Often, networking evokes visuals of business professionals with high qualifications or those actively searching for jobs, funding, and the like. But that's not all there is to networking, and high school students are very much a part of the picture.
The "Why" of It
Amidst ensuring you get the grades you are looking for, searching for scholarships you may need, developing extra-curricular profiles, and applying to universities, networking sounds...stressful.
But it doesn't have to be that way. In fact, networking can actually make your journey easier. You may be able to find a scholarship that seems exactly like something you're interested in but hadn't heard of earlier. You can find like-minded people to work on common projects. Or you might be able to interact with those at the university you aspire to go to or those following the career pathway you're looking to undertake, being able to avoid the mistakes they regret.
...And the "How"
- If you just don't know where to begin, LinkedIn can be a great tool for you. You can start reaching out to alumni from your current high school, and other people with similar interests and goals. Send personalised connection requests, and a simple message might as well turn into a long-term professional relationship.
- If there are societies and clubs at your school or any community events around that you would love to join, do it, even if it means going without your friends. You can be sure that you share at least one interest with everyone in that area, and use that to your advantage.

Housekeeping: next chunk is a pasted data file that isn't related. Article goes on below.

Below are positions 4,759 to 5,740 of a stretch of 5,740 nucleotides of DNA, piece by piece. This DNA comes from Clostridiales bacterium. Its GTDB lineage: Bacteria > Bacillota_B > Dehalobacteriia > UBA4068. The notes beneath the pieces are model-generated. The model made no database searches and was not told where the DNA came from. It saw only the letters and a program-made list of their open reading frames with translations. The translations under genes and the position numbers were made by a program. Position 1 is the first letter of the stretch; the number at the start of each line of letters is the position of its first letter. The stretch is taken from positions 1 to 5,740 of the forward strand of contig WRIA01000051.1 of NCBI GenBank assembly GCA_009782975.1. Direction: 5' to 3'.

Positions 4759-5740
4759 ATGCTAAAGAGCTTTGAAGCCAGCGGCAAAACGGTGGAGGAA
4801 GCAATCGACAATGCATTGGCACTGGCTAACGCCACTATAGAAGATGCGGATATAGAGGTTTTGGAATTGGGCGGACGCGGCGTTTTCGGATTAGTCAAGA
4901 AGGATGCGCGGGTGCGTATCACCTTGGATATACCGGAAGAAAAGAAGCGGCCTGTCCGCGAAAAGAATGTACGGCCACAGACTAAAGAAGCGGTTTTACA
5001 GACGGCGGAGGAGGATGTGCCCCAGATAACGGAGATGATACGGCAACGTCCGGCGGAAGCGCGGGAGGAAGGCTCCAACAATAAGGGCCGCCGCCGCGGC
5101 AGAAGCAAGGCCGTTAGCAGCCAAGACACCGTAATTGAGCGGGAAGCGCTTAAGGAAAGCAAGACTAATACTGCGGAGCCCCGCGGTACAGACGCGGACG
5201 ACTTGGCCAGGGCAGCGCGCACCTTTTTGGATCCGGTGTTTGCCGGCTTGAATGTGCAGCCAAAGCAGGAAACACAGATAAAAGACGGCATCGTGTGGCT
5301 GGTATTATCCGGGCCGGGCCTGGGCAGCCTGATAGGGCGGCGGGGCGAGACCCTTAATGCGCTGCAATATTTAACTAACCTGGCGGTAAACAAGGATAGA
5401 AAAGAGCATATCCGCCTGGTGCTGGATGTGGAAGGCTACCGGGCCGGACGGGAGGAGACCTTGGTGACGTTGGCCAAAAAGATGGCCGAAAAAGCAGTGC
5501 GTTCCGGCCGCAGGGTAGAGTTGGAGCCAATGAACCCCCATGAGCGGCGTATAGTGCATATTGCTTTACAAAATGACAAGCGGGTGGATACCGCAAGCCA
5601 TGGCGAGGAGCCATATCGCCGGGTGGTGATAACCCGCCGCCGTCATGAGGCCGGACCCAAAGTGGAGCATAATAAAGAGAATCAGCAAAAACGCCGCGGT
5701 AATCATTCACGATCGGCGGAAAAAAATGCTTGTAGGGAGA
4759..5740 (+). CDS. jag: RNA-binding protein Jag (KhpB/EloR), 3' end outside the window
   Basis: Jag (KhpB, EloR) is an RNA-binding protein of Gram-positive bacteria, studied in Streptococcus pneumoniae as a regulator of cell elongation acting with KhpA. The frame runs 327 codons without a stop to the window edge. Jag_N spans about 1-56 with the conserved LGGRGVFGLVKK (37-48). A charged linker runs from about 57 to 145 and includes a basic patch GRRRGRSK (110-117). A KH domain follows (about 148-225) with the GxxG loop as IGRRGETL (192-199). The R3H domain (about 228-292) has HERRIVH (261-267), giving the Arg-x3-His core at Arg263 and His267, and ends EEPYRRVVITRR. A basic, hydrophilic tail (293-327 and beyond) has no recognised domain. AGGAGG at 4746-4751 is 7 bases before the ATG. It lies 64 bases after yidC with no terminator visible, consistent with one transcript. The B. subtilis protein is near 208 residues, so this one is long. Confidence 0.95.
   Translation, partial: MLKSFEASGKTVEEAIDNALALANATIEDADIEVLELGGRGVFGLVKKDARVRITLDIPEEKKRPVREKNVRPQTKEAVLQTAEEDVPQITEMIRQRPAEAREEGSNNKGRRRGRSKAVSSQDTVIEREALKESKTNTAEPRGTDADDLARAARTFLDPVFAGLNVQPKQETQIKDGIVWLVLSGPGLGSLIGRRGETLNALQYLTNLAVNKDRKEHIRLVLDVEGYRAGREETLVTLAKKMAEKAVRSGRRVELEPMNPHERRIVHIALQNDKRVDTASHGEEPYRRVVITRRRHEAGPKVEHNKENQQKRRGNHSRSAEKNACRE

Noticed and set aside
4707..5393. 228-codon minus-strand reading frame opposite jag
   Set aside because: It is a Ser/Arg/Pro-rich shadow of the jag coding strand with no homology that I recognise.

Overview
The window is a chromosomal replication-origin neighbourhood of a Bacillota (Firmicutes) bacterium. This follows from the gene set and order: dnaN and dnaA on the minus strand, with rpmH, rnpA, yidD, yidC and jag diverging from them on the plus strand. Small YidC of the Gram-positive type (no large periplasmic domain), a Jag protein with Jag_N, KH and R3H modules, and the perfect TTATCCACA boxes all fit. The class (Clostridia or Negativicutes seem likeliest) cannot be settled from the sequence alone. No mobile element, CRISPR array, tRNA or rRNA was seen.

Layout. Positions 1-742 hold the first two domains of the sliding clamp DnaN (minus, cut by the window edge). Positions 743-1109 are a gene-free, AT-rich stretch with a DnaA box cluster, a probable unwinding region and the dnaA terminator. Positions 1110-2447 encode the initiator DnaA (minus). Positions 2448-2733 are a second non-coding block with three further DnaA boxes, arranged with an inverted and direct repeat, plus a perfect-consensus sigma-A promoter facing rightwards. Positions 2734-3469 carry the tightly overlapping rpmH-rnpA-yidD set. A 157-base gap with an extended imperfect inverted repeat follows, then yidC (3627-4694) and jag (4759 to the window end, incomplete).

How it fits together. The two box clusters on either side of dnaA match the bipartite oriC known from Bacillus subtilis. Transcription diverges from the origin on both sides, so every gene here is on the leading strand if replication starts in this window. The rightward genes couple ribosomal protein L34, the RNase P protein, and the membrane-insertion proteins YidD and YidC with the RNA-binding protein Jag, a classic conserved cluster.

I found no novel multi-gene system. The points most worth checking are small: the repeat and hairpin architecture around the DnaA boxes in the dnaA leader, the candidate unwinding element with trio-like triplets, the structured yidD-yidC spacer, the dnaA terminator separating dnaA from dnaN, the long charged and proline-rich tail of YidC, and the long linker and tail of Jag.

- "Fake it till you make it" may not actually work here. Or at least, a meaningful connection would definitely not. Don't pretend to be interested in something you aren't simply for the sake of networking; it will only come to hurt you later. Instead, try to acknowledge what you don't know while remaining curious and open.
Networking can take you a longer way than you anticipate initially. You may find a research project to work on with someone as dedicated as you or meet the co-founder of your future startup. But it won't be a linear process. You may not always get favourable responses or might not be able to form the kind of relationships you're going for. That's alright, but instead of getting disappointed, try looking at the larger picture, focusing more on the process than the outcomes. Sure, a couple of nos hurt, but all it takes is one yes to make a difference.